Lymphoma of the nasal cavity and paranasal sinuses: A case series

Toby Steele, Maria C. Buniel, Jess C. Mace, Edward El Rassi, Timothy Smith

Research output: Contribution to journalArticle

6 Citations (Scopus)

Abstract

Background: Lymphomas of the sinonasal tract are a rare and heterogeneous subset of solid sinonasal neoplasms. Objective: To characterize, in this case series, presenting symptoms, treatment modalities, and outcomes for patients with sinonas ymphoma with n a single institution. Methods: Retrospective patient data were collected from an academic, oncologic center and entered into a repository designed to capture outcomes for sinonasal malignancies. Patient demographics, presenting symptoms, imaging findings, treatment modalities, and health status were retrospectively extrapolated and evaluated by using Kaplan-Meier estimations for survival probability. Results: Patients with sinonasal lymphoma with a mean follow-up of 50 months were identified (n =). Histologic nosis included the following: diffuse large B-cell lymphoma (n = 9), natural killer/T-cell lymphoma (n = 5), follicular lymphoma (n = 1), T-cell lymphoma (n = 1), and lymphoma-not otherwise specified (n = 2). The most frequent presenting symptoms were nasal obstruction (78%), facial pain (72%), al swelling (50%), and nasal discharge (44%). Treatment before lymphoma diagnosis included antibiotics (83%), oral steroids (22%), decongestants (22%), and topical steroids (11%). Treatment regimens after diagnosis included both chemotherapy (94%) and chemoradiotherapy (56%). Survival rates by lymphoma subtype were 56% for B-cell lymphoma and 40% for natural killer/T-cell lymphoma. Overall, 2- and 5-year survival rates were 67% and 50%, respectively. The combination of chemotherapy and radiation resulted in significantly higher survival rates (p ≥ 0.001) than emotherapy ne. Conclusion: Sinonasal lymphomas are characterized by meager survival rates, which differ by histopathologic subtype. The diagnosis of sinonasal lymphoma is challenging because symptoms frequently parallel those of chronic rhinosinusitis. Increased awareness of these rare malignancies may improve detection and more timely treatment. Clinical trial registration NCT01332136.

Original languageEnglish (US)
Pages (from-to)335-339
Number of pages5
JournalAmerican Journal of Rhinology and Allergy
Volume30
Issue number5
DOIs
StatePublished - Sep 1 2016

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Paranasal Sinuses
Nasal Cavity
Lymphoma
T-Cell Lymphoma
Survival Rate
Natural Killer T-Cells
Steroids
Nasal Decongestants
Neoplasms
Facial Pain
Nasal Obstruction
Follicular Lymphoma
Lymphoma, Large B-Cell, Diffuse
Chemoradiotherapy
B-Cell Lymphoma
Therapeutics
Combination Drug Therapy
Nose
Health Status
Demography

ASJC Scopus subject areas

  • Immunology and Allergy
  • Otorhinolaryngology

Cite this

Lymphoma of the nasal cavity and paranasal sinuses : A case series. / Steele, Toby; Buniel, Maria C.; Mace, Jess C.; Rassi, Edward El; Smith, Timothy.

In: American Journal of Rhinology and Allergy, Vol. 30, No. 5, 01.09.2016, p. 335-339.

Research output: Contribution to journalArticle

Steele, Toby ; Buniel, Maria C. ; Mace, Jess C. ; Rassi, Edward El ; Smith, Timothy. / Lymphoma of the nasal cavity and paranasal sinuses : A case series. In: American Journal of Rhinology and Allergy. 2016 ; Vol. 30, No. 5. pp. 335-339.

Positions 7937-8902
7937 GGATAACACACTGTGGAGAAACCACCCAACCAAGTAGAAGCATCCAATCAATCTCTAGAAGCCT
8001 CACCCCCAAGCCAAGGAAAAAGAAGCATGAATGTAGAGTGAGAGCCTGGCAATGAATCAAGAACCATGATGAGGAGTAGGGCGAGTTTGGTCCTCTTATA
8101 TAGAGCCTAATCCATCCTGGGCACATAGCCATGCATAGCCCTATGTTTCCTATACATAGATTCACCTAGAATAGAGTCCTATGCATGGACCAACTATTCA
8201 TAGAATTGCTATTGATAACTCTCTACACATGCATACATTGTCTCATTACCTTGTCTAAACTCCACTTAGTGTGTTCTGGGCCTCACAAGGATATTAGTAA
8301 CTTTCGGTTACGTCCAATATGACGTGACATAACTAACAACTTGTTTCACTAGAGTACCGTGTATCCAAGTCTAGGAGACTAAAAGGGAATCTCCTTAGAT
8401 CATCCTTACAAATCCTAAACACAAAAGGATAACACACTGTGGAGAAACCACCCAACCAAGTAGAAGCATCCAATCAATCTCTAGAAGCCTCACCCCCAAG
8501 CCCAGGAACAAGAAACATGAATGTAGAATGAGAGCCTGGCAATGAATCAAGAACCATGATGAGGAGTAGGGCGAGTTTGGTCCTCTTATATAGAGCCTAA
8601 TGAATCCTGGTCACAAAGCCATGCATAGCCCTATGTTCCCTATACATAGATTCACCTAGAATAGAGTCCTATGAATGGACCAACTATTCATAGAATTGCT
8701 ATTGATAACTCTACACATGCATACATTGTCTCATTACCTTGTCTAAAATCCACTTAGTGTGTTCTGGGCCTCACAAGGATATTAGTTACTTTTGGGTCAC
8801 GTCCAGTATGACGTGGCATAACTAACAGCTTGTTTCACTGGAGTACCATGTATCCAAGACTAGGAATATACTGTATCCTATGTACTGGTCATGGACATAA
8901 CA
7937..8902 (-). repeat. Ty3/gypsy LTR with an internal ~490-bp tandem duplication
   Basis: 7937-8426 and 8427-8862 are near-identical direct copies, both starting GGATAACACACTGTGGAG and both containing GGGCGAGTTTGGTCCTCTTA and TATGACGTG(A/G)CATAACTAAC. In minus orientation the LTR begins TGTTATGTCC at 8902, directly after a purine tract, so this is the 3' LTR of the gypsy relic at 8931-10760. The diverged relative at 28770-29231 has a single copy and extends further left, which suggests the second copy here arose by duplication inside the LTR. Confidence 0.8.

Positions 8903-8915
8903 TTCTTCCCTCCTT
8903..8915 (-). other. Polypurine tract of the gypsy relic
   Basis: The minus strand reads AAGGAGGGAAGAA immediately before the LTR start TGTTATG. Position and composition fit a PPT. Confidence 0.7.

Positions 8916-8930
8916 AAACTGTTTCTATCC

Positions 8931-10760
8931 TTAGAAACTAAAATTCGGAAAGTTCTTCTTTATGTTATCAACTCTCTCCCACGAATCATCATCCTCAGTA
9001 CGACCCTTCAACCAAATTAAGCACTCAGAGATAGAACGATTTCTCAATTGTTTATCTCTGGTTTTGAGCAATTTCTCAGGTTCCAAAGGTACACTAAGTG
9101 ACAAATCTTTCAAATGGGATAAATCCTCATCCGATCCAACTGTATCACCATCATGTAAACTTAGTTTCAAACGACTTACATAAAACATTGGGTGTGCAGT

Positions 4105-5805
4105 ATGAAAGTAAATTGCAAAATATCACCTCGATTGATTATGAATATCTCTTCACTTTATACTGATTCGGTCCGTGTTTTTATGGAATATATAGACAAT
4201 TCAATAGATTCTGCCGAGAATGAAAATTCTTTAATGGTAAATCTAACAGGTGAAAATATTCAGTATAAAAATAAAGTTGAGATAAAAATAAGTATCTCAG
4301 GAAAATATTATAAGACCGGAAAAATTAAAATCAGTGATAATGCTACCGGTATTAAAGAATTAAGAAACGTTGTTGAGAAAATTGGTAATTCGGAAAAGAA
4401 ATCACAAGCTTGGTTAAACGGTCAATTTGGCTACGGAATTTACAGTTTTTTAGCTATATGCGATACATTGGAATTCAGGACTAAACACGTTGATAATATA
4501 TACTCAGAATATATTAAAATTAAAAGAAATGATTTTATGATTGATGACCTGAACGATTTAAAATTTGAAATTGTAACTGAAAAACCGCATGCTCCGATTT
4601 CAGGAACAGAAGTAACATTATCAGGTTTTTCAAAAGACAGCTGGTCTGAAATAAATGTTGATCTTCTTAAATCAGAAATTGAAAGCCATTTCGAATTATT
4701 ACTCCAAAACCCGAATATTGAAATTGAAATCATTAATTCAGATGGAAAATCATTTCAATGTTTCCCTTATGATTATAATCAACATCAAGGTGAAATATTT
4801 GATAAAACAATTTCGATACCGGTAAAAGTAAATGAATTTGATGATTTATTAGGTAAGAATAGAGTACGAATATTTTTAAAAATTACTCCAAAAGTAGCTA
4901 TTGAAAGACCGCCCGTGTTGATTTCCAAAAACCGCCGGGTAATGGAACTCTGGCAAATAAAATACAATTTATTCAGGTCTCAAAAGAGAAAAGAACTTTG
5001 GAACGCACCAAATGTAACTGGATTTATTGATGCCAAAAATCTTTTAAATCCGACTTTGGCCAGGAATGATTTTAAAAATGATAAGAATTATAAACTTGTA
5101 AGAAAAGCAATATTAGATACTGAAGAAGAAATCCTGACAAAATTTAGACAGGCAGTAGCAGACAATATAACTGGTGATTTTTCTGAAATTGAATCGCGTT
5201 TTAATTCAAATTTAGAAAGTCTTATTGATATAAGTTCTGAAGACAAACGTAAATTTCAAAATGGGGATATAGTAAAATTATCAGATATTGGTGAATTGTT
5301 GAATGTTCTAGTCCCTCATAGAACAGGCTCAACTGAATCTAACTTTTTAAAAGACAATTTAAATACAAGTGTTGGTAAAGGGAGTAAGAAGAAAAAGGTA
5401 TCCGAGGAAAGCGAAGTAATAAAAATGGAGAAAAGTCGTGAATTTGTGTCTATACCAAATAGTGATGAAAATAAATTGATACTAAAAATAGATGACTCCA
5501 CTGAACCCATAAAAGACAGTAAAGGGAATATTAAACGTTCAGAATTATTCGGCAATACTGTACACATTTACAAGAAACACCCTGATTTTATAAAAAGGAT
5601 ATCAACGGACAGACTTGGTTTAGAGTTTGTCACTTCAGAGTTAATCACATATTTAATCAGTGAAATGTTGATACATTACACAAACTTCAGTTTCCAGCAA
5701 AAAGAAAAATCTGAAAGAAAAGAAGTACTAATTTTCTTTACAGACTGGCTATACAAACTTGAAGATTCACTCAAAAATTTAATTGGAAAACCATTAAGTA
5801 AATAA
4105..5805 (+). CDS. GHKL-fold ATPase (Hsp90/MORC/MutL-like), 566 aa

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abstract = "Background: Lymphomas of the sinonasal tract are a rare and heterogeneous subset of solid sinonasal neoplasms. Objective: To characterize, in this case series, presenting symptoms, treatment modalities, and outcomes for patients with sinonas ymphoma with n a single institution. Methods: Retrospective patient data were collected from an academic, oncologic center and entered into a repository designed to capture outcomes for sinonasal malignancies. Patient demographics, presenting symptoms, imaging findings, treatment modalities, and health status were retrospectively extrapolated and evaluated by using Kaplan-Meier estimations for survival probability. Results: Patients with sinonasal lymphoma with a mean follow-up of 50 months were identified (n =). Histologic nosis included the following: diffuse large B-cell lymphoma (n = 9), natural killer/T-cell lymphoma (n = 5), follicular lymphoma (n = 1), T-cell lymphoma (n = 1), and lymphoma-not otherwise specified (n = 2). The most frequent presenting symptoms were nasal obstruction (78{\%}), facial pain (72{\%}), al swelling (50{\%}), and nasal discharge (44{\%}). Treatment before lymphoma diagnosis included antibiotics (83{\%}), oral steroids (22{\%}), decongestants (22{\%}), and topical steroids (11{\%}). Treatment regimens after diagnosis included both chemotherapy (94{\%}) and chemoradiotherapy (56{\%}). Survival rates by lymphoma subtype were 56{\%} for B-cell lymphoma and 40{\%} for natural killer/T-cell lymphoma. Overall, 2- and 5-year survival rates were 67{\%} and 50{\%}, respectively. The combination of chemotherapy and radiation resulted in significantly higher survival rates (p ≥ 0.001) than emotherapy ne. Conclusion: Sinonasal lymphomas are characterized by meager survival rates, which differ by histopathologic subtype. The diagnosis of sinonasal lymphoma is challenging because symptoms frequently parallel those of chronic rhinosinusitis. Increased awareness of these rare malignancies may improve detection and more timely treatment. Clinical trial registration NCT01332136.",
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